A 600-kilowatt turbine was eventually built on public land at a coastal spot heavily visited by residents and tourists. Lemnios said the addition has become an iconic symbol and a point of civic pride. “It’s almost like a Stonehenge experience,” he said. “Kids go to the base of it and look straight up.”
Local reaction was so positive that Lemnios proposed installing a second, larger turbine at the opposite end of town, atop a capped landfill. Again, the project was vetted through a series of public hearings.
“If the public said they didn’t want it,” he remembers saying at the time, “we weren’t afraid to walk away from the project.”
But residents did, and in 2005, a 1.8-MW wind turbine went up. Both provide up to 14 percent of Hull’s energy demand, according to Lemnios, and have kept electricity rates stable for the past 12 years.
Gloucester is one of the most recent communities to benefit from the arrival of wind turbines. Varian Semiconductor Equipment Associates first sought, and then won, local approval for erecting a wind turbine at its property, which sits atop one of the city’s highest and windiest points. That got members of the city’s Clean Energy Commission thinking: why not follow suit?
Mayor Carolyn Kirk fielded the commission’s request, but decided it wasn’t in the city’s interests to own and operate a wind turbine. She favored entering into a 25-year power-purchase agreement with Equity Industrial Partners, which planned to build two turbines on its property near the Varian site, and pitched the idea to the larger community.
Residents attended public hearings to review the proposal, the neighborhood’s City Council member went door to door discussing the project with constituents, and the City Council passed a special permit giving the turbines the go ahead.
Under the agreement, Gloucester buys energy produced by the turbines and receives net-metering credits, which arrive in the form of a monthly check from National Grid. Kirk said the city takes in $20,000 to $30,000 monthly. Once the turbines reach maximum capacity this fall, that amount could reach $100,000. The mayor likes to tell residents that, “when they see the turbines spin, they’re printing money that the city of Gloucester is benefiting from.”
Meanwhile, Equity Industrial Partners has a stable energy customer, earns federal tax credits and banks renewable energy credits it can sell on the regional market.
Response from residents has been overwhelmingly positive. More than 2,000 people showed up for a signing ceremony, Kirk said, at which people wrote their names and comments about clean energy on the giant white blades before their installation in December.
While the turbines’ presence proves the city is passionate about pushing for clean energy, Kirks said she wouldn’t have supported the project had it not made financial sense. “We’re not in the business of making big political statements in that way,” the mayor said.
If Hull and Gloucester are models in how to approach wind turbine construction, Falmouth serves as a cautionary tale. The town’s two 400-foot-tall machines help power its wastewater treatment plant and originally were welcomed. But after they started spinning in spring 2010, some neighbors complained of headaches, vertigo and sleep interruption.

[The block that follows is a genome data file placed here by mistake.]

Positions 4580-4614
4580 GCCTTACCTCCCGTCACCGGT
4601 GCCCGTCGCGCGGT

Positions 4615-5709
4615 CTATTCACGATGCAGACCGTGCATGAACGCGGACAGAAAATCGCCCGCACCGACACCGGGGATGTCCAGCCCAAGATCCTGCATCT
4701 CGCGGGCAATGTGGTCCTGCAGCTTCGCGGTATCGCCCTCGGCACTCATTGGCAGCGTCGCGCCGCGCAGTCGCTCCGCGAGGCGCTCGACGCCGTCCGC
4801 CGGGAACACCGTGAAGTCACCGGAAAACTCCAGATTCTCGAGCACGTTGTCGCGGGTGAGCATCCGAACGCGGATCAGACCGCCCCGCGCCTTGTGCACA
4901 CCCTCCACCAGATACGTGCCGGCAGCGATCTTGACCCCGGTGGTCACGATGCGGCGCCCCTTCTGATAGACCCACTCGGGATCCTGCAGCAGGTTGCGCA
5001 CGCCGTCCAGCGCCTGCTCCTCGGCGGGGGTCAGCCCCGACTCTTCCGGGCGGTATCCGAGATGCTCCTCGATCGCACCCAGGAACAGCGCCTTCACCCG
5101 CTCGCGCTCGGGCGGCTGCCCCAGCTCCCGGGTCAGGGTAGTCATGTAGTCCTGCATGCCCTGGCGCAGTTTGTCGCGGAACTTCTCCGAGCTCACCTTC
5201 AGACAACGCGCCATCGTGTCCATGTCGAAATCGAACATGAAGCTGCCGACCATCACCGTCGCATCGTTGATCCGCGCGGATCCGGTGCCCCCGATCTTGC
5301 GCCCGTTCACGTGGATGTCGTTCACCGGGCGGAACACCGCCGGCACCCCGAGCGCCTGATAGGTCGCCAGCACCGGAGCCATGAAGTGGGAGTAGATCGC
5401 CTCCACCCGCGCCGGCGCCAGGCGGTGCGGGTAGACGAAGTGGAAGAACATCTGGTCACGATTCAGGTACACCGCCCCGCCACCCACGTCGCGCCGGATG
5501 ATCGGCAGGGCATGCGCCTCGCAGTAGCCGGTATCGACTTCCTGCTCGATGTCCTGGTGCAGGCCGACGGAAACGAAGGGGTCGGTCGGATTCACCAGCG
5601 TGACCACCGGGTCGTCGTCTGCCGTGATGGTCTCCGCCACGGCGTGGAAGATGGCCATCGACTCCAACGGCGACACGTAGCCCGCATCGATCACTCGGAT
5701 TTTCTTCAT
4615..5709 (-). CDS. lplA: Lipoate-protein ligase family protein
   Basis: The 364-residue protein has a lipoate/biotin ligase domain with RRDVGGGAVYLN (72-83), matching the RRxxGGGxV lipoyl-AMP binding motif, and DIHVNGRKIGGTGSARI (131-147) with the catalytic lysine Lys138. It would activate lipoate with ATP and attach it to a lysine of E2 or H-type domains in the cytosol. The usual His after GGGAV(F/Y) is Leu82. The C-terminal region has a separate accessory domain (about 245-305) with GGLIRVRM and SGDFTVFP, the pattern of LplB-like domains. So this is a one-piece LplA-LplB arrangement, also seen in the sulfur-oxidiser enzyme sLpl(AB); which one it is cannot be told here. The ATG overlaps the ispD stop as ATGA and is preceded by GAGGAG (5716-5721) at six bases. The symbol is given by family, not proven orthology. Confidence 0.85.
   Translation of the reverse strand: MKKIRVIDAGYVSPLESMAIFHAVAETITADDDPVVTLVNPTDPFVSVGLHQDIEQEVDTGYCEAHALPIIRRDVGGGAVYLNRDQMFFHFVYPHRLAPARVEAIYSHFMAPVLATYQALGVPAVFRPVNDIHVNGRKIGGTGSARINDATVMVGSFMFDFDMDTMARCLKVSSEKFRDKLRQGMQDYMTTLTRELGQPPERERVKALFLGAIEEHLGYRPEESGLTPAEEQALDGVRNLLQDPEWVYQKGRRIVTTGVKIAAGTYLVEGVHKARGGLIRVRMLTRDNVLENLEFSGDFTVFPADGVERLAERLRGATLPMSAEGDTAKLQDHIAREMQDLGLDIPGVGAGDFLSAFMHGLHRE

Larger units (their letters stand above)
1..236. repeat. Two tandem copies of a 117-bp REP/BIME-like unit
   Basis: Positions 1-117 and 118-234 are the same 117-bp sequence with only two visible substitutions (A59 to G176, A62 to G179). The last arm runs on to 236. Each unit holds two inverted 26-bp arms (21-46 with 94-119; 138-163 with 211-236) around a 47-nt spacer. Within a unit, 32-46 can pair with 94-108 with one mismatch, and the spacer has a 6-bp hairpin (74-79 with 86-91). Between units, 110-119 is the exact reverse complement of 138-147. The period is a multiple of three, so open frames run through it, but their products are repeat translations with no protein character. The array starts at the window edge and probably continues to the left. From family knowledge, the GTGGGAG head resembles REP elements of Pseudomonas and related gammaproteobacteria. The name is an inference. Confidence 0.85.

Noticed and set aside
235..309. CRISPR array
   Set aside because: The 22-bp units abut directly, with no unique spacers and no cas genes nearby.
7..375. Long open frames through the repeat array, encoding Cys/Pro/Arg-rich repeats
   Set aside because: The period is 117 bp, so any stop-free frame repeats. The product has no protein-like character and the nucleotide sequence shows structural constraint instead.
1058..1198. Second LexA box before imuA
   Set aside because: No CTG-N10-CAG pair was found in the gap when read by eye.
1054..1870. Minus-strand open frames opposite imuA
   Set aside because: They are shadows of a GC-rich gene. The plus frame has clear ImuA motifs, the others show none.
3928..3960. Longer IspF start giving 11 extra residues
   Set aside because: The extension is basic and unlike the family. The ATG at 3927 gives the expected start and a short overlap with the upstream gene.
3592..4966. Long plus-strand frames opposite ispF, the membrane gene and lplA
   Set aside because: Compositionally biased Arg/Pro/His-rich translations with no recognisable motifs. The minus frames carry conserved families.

Town officials responded by shutting down the turbines on windy days, at night, and even considered buying out neighboring homeowners. But nothing has completely settled the issue. Residents became so adamant about the turbines’ disruption that the town held a vote in May to decide whether they should be taken down. Ultimately, the move was rejected, possibly because it would have cost each household $800 over 20 years.
Managing the windfall
Spurred by concerns from communities such as Falmouth, the Massachusetts Department of Environmental Protection and the Department of Public Health gathered a panel of seven independent experts in 2011 to review whether there was any existing scientific evidence supporting the health impacts of wind turbines. The panel — whose members came from public health, epidemiology, sleep medicine and mechanical engineering — concluded that turbines may contribute to annoyance and sleep disruption, but can’t be definitively linked to any so-called “wind turbine syndrome.”
Panelists, however, did find an interesting correlation. “When communities have a vested interest in the development and the placement of a turbine, they seem to have fewer complaints,” said Wendy Heiger-Bernays, a Boston University associate professor of environmental health.
In Hull, Lemnios said he has fielded one complaint from a resident who experienced shadow flicker several days in March. The town’s solution was to buy him light-blocking shades and that ended the issue.
“It’s hard for people to recognize what the direct benefit is,” said Lemnios, adding that people don’t want to give up their view or have something of that scale in their backyard. That’s why he ensured Hull residents “understood the benefits and that they went to them.”
After some Gloucester residents complained of shadowing in their neighborhood, Kirk asked that the turbines be shut down for an hour each evening to solve the problem. She also asked Varian to pay for a digital cable plan for one neighbor whose antennae-powered television cut out with the passage of one turbine’s blades. (The companies obliged in both cases.)
Thorough education campaigns and proper siting are key to a wind turbine’s success, Kirk said, and “the communities that don’t do that, end up in trouble.”
State environmental officials have taken that lesson to heart. “There’s certainly evidence that some people have been annoyed by the wind turbine, shadow flicker or acoustics,” said Brydges of MassCEC. “What we’re working hardest on is developing methods to predict potential impacts and to manage them cooperatively with a community before the project gets built.”